In his ‘Occupying Powers’ series, celebrated Philippine artist Ronald Ventura examines the effect of history upon the contemporary psyche of his country through various visual mediums. Ronald Ventura’s palette includes oil painting, sculpture, graffiti and cartoons, demonstrating just how versatile the artist is.
Spain, Japan and the United States of America have all occupied the Philippines at one point in time. The Occupying Powers series examines how these occupations have interacted with one another as well as with indigenous Philippine culture to produce a complex contemporary Philippine identity.
A word that easily comes to mind when thinking about this theme is layers. Ronald Ventura deliberately uses layering in the Occupying Powers series to tackle this admittedly complex subject. A review of the series demonstrates just how effective the artist is with this technique.
The Ronald Ventura ‘Occupying Powers' Series Explores His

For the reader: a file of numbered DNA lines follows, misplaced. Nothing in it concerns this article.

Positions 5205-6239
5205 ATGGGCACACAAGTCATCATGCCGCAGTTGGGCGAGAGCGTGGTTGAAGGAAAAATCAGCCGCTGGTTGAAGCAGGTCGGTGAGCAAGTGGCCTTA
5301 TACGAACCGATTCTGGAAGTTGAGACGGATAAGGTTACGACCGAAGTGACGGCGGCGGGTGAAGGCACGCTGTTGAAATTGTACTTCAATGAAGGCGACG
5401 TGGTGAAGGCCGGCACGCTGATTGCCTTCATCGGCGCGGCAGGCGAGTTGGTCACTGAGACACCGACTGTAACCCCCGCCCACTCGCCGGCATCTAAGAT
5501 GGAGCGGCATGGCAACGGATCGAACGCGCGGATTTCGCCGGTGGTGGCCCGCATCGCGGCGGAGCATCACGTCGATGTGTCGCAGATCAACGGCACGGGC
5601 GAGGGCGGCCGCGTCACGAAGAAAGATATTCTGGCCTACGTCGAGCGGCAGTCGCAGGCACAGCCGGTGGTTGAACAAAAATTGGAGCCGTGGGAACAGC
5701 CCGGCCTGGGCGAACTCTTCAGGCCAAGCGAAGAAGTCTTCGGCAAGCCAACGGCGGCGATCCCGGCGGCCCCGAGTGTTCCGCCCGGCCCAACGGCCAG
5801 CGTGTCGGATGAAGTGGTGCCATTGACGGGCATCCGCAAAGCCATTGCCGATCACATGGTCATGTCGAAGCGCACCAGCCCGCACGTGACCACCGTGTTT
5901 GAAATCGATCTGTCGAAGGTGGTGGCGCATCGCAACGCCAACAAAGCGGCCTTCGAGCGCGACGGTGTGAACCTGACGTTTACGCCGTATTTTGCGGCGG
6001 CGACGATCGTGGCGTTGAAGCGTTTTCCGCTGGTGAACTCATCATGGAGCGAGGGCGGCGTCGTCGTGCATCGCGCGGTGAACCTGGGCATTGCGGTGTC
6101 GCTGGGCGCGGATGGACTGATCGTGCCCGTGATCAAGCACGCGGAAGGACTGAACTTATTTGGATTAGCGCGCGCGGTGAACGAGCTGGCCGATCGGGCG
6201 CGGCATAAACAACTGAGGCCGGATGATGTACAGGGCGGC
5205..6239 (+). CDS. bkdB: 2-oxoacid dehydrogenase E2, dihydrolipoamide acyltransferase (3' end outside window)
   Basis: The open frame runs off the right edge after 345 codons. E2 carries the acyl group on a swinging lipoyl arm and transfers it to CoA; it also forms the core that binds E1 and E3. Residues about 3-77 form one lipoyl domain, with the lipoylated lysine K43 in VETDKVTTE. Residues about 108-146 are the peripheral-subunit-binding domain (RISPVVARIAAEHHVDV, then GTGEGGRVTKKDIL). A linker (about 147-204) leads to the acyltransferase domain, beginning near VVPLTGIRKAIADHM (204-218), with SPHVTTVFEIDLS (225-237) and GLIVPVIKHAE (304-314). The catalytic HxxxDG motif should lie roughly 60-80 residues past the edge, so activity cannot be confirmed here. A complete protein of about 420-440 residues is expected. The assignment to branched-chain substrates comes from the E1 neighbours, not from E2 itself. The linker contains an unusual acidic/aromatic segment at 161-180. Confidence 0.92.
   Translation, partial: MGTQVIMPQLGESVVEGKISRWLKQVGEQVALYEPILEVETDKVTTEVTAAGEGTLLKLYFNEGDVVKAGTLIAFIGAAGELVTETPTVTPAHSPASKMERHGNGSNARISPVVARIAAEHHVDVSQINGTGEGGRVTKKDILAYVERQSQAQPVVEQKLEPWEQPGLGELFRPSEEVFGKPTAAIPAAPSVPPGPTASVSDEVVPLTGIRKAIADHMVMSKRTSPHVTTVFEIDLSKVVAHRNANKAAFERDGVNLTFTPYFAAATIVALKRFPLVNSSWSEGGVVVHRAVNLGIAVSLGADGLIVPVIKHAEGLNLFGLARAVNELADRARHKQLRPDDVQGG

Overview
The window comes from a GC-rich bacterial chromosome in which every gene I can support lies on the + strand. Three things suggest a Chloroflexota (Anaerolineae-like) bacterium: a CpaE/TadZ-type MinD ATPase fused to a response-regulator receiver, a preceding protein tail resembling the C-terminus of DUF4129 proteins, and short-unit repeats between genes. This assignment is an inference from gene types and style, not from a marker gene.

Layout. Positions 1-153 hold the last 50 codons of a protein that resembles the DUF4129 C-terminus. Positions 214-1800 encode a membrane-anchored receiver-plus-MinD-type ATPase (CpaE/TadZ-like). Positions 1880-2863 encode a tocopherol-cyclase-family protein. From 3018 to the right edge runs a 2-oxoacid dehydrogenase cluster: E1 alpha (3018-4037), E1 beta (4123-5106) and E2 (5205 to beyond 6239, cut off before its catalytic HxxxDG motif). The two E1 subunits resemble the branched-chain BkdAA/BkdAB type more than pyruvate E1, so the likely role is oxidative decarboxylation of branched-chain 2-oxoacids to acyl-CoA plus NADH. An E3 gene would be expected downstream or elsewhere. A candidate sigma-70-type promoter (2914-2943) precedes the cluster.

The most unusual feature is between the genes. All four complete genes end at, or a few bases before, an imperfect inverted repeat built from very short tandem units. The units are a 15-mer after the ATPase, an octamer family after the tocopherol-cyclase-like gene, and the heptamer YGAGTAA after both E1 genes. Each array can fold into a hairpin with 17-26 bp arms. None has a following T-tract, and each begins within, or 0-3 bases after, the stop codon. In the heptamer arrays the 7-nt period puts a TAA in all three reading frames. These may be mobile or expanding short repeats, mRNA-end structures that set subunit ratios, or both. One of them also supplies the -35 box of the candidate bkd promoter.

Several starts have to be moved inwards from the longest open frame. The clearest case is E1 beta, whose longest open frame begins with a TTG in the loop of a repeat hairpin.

1. Layered-psyche Art - The growing prominence of layered-psyche illustrations presents an opportunity for artists to explore the interplay of past and present in contemporary cultural identity.
2. Cultural Reclamation - The Occupying Powers series demonstrates a trend towards cultural reclamation as artists seek to contextualize historical events and examine their effects on present-day society.
3. Medium Diversity - Artists, like Ronald Ventura, who are able to work across multiple mediums, will stand out in a crowded art scene that prizes versatility.
1. Art - Artists who can harness the trend of layered-psyche illustrations can capitalize on the public's growing interest in complex cultural identity narratives.
2. History - Scholars and researchers stand to gain from the trend of cultural reclamation as they seek to better understand how past events shape present-day societies.
3. Storytelling - The layering technique used in the Occupying Powers series can inspire writers and filmmakers to explore the complexities of cultural identity through narrative.